We civies must tell IA to demonstrate how gallant, magnanimous we are. We should teach Ahimsa to all and sundry so that the IA can turn the other cheek, when they are struck on one & whatever they feel, however much they feel justified to haul Puki a$$es over fire, we should restrain them so that we civies can swagger our fat posteriors in the peace forums & get ourselves some peace prizes.. We can also back-stab them any moment we like, 'se some civie plane has been hijacked and our leaders should usher in the 'Guest of honours' to their comrades-in-arms so as to free some civie souls, all the souls who sacrificed their lives to get the worms behind bars be damned.

Tell me, is it only the IA who is responsible to look after our country? We, our leadership should never display our spines?

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Postby JCage » 03 Oct 2006 08:07

The comparison of "the head on a tree" wrt Saurabh Kalia is pointless & unecessary.

The orginal reference to the above was not in a gloating article in India today, but a piece by Barkha Dutt wherein she did her equal- equal @ a peace conference with Pakistani journalists.

Gurkhas knock off heads with their Kukhris- thats battle. Barbaric whatever, but they kill with the same.

The man is anyways dead & the head removal bit counts in pysops- ref: all the jihadi belief in not having their head removed because they will be headless in the afterlife. Apparently prevalent in some sections of the NWFP tribes.

But what was done to Saurabh Kalia & co was when they were alive. He and his men were slowly and methodically tortured to death, not attacked with knives or khukhris in the heat of battle.

I agree with Anoops suggestions in general & what RayC & Ved pointed out:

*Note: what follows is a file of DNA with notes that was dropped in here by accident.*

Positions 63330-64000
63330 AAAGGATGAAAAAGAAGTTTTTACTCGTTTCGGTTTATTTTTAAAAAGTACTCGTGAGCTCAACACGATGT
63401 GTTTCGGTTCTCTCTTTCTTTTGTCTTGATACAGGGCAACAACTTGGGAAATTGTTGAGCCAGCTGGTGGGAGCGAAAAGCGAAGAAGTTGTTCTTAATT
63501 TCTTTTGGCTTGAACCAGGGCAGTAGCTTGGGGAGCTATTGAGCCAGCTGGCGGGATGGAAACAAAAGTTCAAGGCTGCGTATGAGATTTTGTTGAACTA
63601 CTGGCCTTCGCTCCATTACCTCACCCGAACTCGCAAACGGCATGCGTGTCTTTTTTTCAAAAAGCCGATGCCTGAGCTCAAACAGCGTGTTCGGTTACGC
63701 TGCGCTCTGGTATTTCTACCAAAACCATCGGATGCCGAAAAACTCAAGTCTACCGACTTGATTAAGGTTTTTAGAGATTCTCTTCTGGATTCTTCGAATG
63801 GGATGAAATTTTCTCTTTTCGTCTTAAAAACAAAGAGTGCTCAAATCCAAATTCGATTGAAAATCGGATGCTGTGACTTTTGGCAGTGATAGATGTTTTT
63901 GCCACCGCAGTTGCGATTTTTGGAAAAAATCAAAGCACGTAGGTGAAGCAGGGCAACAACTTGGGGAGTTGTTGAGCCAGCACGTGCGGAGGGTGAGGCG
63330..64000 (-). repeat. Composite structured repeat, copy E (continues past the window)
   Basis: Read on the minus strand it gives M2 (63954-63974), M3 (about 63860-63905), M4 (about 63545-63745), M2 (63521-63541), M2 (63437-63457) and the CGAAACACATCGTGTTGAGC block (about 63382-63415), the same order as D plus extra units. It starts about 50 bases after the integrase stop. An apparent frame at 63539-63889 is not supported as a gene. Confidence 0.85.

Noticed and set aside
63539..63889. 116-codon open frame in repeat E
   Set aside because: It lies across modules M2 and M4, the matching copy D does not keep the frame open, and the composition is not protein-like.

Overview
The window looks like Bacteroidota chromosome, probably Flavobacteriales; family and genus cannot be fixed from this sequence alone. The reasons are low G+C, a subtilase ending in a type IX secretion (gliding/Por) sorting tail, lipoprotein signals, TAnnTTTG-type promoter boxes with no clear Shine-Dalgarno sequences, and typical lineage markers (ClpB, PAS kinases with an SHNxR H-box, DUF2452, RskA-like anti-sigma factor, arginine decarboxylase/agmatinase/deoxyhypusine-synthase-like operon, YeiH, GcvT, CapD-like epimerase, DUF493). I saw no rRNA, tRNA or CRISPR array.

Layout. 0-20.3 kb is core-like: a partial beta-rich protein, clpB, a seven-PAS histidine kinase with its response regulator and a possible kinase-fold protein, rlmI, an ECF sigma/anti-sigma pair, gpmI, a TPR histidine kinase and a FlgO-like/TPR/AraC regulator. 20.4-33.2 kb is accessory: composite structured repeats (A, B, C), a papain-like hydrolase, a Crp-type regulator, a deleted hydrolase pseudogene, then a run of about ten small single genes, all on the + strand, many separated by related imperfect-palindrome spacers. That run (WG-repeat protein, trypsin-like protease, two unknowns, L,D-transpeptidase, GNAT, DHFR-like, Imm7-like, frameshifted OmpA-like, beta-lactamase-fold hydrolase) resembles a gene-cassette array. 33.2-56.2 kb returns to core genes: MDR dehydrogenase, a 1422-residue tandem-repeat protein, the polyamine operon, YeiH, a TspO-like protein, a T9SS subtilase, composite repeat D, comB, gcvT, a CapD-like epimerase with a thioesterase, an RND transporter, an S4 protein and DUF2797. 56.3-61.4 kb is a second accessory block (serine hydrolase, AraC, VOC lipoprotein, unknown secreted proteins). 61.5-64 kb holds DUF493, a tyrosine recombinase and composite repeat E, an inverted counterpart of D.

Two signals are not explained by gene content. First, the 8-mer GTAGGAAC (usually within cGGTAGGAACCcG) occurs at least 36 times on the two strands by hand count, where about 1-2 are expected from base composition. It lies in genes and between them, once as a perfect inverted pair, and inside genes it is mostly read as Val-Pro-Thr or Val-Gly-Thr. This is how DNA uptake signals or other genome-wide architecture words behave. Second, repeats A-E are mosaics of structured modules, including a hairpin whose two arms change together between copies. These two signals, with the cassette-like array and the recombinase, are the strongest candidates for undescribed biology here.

You torture/kill them & then a) You are no better b) When it comes to CI or anything else, you cannot switch them off.

A professional Army does not engage in such activities. HUman beings are not robots whom you can order to torture/maim one day & then ask them to stop the next.

Having said that. I disagree with:

a) This exaggerated British era sense of "oh well done chaps" and giving them gallantry awards & the like. In fact, every attempt should be made using pys-ops to portray them as incompetent in public, even whilst the internal army documentation/ training etc holds no punches back and does the "whole truth" for internal IA purposes. The aim is to portray a Pak Army which is incompetent & create a schism in Pak society. Instead, with such misguided endeavours, we perpetuate the Pak Armys grip on their own society by playing them up. Whilst some may believe that this had an effect on them, au contraire- all I have seen so far is the Paks bragging about how their men got medals from Indians. Giving them medals is no pysops, its encouragement for their antics. The US AF did not hand out medals to the MiG-25 pilot who shot down Speicher in his F/A-18 saying "oh well done, we admired how you defeated our F-15 CAP and AWACs coverage and took out our F/A-18". The US Army did not decorate the commander of the TawaKhalna division for his attempt to put up a fight at 73 Easting.

b) As regards RayCs beliefs on the Pak Army- he has made his disgust at their antics clear many times over. They have been posted before.